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PMD

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This was forwarded to me by a good friend who is involved in this very question. There has been a lot of discussion about auto vs aircraft vs. certified aircraft engines of late, so I thought the topic deserves to be off on its own:



I enjoy 99% of what Bertorelli produces and agree with 90% - but this one is off the charts for a well done and timely treatment of a topic that lies at the root of continued/sustainable general aviation. So, I will reserve many of my own opinions and comments until the video has had a chance to sink in.
 

TFF

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Lots of money and shear will to win. I agree.

Most of the questions posed on forums are not how to make it or how to make it better, its why can’t I do this, it’s what can I get away with, what is the minimum effort I can expend. Dreamers waiting for it to be done for them. It’s one of the reasons why people like electric. They understand how to plug a fan into a wall socket, how much harder could an airplane or car could be? Still the same problem, lots of money and will, but they can ignore the scale to make it work because they know it works.

There is an alumni from my high school, my parent’s age not mine, who started a company that is world wide today. Good chance you interface with it weekly. His idea was different and he gambled every last penny, stole from his family their fortune, made big promises to employees to stick with him. Had to sit in front of Congress to explain why he should be allowed to continue. He was going to win or die trying. Look at lots of companies we dream about like Icon and Delta Hawk. Look at the people in the chain of command. Retired generals, venture capitalists. There is one company that has a video game programmer to make pretty simulations. These are not winners. They are there to pay for a bigger house until the money runs out. If the top guy isn’t the dreamer and doer like Musk, it’s not happening. You need the guy who will do it and not care about anything else.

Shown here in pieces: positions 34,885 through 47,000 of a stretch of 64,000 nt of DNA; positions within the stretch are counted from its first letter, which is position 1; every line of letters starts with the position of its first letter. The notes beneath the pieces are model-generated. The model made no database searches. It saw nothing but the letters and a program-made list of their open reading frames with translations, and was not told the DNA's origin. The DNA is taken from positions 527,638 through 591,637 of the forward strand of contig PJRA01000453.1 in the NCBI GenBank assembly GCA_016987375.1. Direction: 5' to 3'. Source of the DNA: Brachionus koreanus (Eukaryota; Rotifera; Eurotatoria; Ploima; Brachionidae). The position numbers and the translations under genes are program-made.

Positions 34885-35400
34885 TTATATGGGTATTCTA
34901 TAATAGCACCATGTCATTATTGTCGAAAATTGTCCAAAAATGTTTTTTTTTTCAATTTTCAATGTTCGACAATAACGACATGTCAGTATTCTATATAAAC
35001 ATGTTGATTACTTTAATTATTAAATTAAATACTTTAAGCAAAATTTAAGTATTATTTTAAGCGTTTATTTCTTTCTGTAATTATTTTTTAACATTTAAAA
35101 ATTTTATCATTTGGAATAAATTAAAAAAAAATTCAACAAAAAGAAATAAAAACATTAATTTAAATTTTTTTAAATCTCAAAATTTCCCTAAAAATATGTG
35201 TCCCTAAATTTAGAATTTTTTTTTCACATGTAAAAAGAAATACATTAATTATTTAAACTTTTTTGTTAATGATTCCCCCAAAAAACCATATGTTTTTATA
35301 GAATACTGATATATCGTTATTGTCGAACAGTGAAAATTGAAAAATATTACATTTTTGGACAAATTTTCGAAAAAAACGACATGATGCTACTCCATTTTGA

Some are out there. The market is too small to make easy money on volume. It’s ten or twenty a year. It’s mom and pop size, not GE. That’s where it goes off the rails for the money. Money is never a problem if it will make some. Aviation is just breaking even for Boeing. Whoever thinks they will revolutionize doesn’t get aviation. It’s not a microwave or tv.
 

Sraight'nlevel

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I sorta have a feeling the electric world is going through the same phase what happened when aeroplanes were being developed....lotsa wild ideas...very few seem to get airborne.
 

tspear

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I sorta have a feeling the electric world is going through the same phase what happened when aeroplanes were being developed....lotsa wild ideas...very few seem to get airborne.

Yup, and KittyHawk has folded up shop. Now to be fair, the most promising parts/pieces concepts from that company seem to have been sold/split off over the years.

So as the Fed raises rates, the easy/cheap money will likely disappear. It will be interesting to see how that affects funding for the electric airplane market changes.